You have a sore throat, or maybe a rash. You could call your physician’s office and make an appointment, which could mean waiting for an opening and, then, schlepping across town. Or you could pop into the local Walgreens. You’ll probably see a nurse practitioner or medical assistant, rather than a physician. But you can go right away. You’ll get your prescription right there. And it might even be cheaper.
Is this is great idea? Or a terrible one? It’s time to ask that question, because more Americans are getting health care this way. And if a new report is correct, many, many more will in the future.
In-store clinics have been proliferating over the last decade or so. They started as stand-alone storefronts, but more recently the big pharmacy chains, like CVS and Target, have been opening their own. There are more than 1,400 such clinics today. That number could more than double by 2015, according to a projection from Accenture consulting. And it looks like they’ll be busy. By that time, the Accenture report says, in-store clinics will handle about one in every ten non-primary care outpatient visits. (In other words, one in every ten visits for routine care that’s not a wellness visit, a regular exam, etc.).
The clinics are expected to thrive because people will need more health care than the existing supply of doctors and more traditional clinics can provide. The rising demand will be a product, in part, of Obamacare. Many more Americans will have health insurance, which means many more Americans will be looking for medical care. But Obamacare won’t be solely, or even primarily, responsible for the surge in demand. Demographics—in particular, the aging of the baby boom generation—was already putting a huge strain on physician supply.
The health care system began accommodating this shift long ago, by allowing nurse practitioners, medical assistants, and other professionals to take on more tasks. It’s been a slow transition, in part because physicians have fiercely guarded their turf with so-called “scope of practice” laws limiting what other professionals could do. But with the demand for more services so strong, and the possibility of revenue so large, other professionals—and, now, the in-store clinics—have secured a place for themselves. One way or another, their presence is going to grow.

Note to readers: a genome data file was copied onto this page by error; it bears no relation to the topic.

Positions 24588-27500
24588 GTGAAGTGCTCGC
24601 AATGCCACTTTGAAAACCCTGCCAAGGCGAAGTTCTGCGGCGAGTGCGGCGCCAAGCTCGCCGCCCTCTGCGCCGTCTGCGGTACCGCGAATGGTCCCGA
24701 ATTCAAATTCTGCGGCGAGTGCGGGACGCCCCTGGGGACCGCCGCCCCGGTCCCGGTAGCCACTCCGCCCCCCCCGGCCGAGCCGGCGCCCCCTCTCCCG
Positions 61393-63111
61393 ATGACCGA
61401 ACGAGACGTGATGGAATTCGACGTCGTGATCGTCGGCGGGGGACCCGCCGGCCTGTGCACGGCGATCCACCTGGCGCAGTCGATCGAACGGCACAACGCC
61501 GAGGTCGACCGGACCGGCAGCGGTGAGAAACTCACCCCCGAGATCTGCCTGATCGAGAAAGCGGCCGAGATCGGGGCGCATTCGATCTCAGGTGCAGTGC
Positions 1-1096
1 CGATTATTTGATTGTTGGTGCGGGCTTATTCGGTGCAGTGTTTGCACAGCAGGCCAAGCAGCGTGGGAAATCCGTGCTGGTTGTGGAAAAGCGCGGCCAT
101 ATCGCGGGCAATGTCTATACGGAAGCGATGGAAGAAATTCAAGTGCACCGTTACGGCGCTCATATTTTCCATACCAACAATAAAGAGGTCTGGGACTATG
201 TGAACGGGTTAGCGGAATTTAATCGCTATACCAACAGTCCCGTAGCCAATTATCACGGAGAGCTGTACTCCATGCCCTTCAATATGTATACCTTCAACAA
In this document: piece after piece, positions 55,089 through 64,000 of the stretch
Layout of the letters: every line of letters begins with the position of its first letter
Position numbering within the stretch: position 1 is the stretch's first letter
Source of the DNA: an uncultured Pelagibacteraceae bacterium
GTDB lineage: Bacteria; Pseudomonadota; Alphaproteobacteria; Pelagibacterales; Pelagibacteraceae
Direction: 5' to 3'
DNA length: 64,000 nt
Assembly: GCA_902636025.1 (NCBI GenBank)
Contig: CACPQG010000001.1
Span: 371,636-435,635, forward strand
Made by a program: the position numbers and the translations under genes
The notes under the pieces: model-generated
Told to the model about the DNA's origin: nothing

The promise of the clinics goes beyond convenience. A study of clinics in Minneapolis, where the MinuteClinic chain first established itself, found that they save $50 to $55 per episode. The study, which like all studies had many caveats and qualifications, didn’t specify the source of the savings, but it’s safe to assume it had something to do with lower labor costs. Nurse practitioners and medical assistants command good salaries, but they still make a lot less than physicians. But the same study, which appeared in Health Affairs, warned that in-store clinics could actually raise overall costs if, by making medical care easier to access, it increased the overall use of services. This is the constant danger of any change that makes it easier for people to get medical care: They might take advantage of it.